How many ads do you click on? Only a few of them? Have you ever wondered why? If you ask some copywriters, they will tell you that if the copy is not so great, the message will not catch your attention, which means you won’t click on them. And they are right.
Headlines are important. Headlines are especially critical when your goal is to gain leads. Attention-grabbing headlines draw in your client audience and motivate them to read your message. And this is essential for your business.
A headline can consist of anything: a line from an ad’s copy, an email’s subject line, or a blogpost’s title. Knowing how to formulate these in the most effective way is essential throughout your marketing activities.
Why is the headline so important?
In advertising, they usually say that a good headline could be worth 90% of your advertising budget. Is that so?
The truth is that a single word can impact an entire campaign. You can test and measure that now; there are a lot of tools you can use as a marketer to measure if a headline is good or not.
I have seen emails where altering a single word in the subject line increased the click-through rate by almost 100%. Let’s do some math now. If you are the initiator of an emailing campaign, and you have to send your message to one million users, you can get 110,000 clicks or 270,000 clicks. Obviously, the last number is a more appealing target, isn’t it? This is the kind of significant difference that can dramatically impact your campaign. And if we go back to where we started, it was the difference of just one word.
A potential client reading your message could become an active client. If your headline is boring, you could lose that potential client even after spending money to attract him to your newsletter, your website, your blog post, or any other message you wrote. A potential client who is bored by your headline will go elsewhere, lost for at least a period of time. He may come back to you if you deliver catchy headlines next time, but it is likely to require some effort to get his attention again.
So, take the time to make good headlines so you can get the attention of (and increase) your audience. But how?
How to write good headlines
The first rule of copywriting says that your headline should be so good that the reader is captivated enough to read at least the first sentence of your message.
That is why the headline should be concise, relevant for your audience, unique, but also specific, useful, and to able to generate some kind of urgency. You have more to think about, in my opinion, than the 4U’s of the copywriting bible (Urgent, Unique, Useful, Ultra-specific).
Let’s address each of these features, one by one.
Should my headline be short or long?
Keep your story short. How many times have you heard that? For years, editors from most publications invited the author to make short headlines and short titles, convinced that the reader would get bored with text that was too long. Later, Twitter imposed a limited number of characters for posts. Was it a good idea? It seems so.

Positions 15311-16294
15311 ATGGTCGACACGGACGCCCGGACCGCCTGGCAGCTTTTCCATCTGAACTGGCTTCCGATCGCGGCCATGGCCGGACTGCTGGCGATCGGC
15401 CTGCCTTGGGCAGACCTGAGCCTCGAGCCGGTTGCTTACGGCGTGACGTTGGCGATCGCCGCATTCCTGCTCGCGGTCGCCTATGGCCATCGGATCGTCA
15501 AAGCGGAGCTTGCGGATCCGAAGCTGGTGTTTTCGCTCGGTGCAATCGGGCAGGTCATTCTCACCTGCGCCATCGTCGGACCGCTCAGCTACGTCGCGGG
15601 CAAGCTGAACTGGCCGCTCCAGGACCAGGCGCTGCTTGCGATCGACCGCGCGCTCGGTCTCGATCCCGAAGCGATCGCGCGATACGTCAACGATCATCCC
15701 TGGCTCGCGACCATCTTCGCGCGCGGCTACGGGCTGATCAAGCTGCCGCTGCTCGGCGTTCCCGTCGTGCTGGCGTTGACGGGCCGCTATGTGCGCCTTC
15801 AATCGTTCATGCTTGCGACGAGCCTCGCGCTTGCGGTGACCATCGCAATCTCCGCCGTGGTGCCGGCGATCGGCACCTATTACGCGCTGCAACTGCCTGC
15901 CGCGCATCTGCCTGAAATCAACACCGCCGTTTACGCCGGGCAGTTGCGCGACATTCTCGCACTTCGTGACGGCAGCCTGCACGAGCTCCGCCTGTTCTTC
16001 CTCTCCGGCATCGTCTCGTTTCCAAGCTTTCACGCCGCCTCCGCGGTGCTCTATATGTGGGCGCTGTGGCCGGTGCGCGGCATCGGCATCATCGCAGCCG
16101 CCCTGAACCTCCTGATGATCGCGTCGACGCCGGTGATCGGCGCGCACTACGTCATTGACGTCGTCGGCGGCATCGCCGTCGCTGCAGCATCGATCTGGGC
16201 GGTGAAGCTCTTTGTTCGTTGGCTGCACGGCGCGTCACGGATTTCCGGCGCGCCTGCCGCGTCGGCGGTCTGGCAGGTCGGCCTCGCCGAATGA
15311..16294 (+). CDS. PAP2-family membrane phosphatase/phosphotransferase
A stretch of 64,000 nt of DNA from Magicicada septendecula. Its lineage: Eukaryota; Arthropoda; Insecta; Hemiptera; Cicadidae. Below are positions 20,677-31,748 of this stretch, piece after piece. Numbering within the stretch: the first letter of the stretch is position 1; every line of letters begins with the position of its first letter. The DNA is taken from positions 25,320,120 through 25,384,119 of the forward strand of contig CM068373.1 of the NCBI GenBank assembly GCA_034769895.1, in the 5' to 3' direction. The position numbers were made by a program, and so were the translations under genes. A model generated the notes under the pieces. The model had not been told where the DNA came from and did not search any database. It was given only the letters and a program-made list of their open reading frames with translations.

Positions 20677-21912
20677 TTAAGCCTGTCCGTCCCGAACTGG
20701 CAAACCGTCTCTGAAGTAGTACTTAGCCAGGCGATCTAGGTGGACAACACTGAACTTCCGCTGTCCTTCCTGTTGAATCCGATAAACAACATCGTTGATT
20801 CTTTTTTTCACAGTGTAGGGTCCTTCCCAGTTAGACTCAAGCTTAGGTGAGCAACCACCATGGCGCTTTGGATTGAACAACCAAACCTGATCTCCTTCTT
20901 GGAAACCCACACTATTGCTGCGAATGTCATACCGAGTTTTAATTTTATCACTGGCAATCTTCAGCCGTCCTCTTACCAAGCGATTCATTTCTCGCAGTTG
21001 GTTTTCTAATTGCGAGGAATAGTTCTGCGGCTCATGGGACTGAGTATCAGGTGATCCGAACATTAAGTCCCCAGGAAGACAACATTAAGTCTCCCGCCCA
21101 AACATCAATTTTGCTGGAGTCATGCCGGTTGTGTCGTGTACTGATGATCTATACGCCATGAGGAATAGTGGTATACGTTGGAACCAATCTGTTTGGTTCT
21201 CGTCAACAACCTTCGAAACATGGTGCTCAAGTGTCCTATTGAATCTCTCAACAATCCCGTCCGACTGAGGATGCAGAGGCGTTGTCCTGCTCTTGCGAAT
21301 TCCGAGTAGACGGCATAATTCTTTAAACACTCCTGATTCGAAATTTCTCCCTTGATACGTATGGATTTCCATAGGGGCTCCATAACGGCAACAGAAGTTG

Nowadays, there is a large debate about how long your headline should be. Should it be 27 characters, or 6 words? Is it long enough? Or there are too few characters? Experiment by composing your message in versions of different lengths—a short version of 27 or 28 characters (or about 6 words), and a medium version composed of, let’s say, 8 words or 55 characters. In which version were you able to best express what you intended? The short version or the longer one?
This is not always about math, studies, reports, and statistics, however. You can try to make your message heard and felt in a 6-word headline and also in a 9-word headline. The main idea is to keep it concise—do not use too many words if you can say the same thing in fewer.
If you are still in doubt, you can always check your headline with a dedicated tool.
Relevant and meaningful
Whenever you produce a piece of content, the ultimate goal is to convince the reader to take an action. And the fastest way to get them to do that is by writing pieces that are helpful and meaningful for the audience. As content guru Sonja Jefferson would put it, “The more you help and the less you sell, the more you sell.”
Meaningfulness begins with the title, the first touchpoint that answers the user’s question “Will this content piece be useful for me?” Using your headline to mirror a reader’s question, for example, increases the relevancy of that piece’s content. A title like “How to choose between upsell and cross-sell?” can be instantly relevant to audiences who’ve asked themselves that same question.
So, each time you write a headline, put your analytical hat on and think:
- What’s the topic I have to write about?
- What are the main ideas?
- Can I summarize them in one or two sentences? How about in just one sentence?
And, after answering all these questions, one more should pop up and, for sure, this is the most important: can I make news with my headline? Of course, you are not supposed to write for a TV news edition, but thinking in this way should help keep you on track to write really good headlines. Because your title is the heart of your message, it goes straight into the reader’s brain. Its message should be relevant for your audience.
The headline should also be meaningful and interesting, so your reader feels compelled to click on it and follow the link you are providing.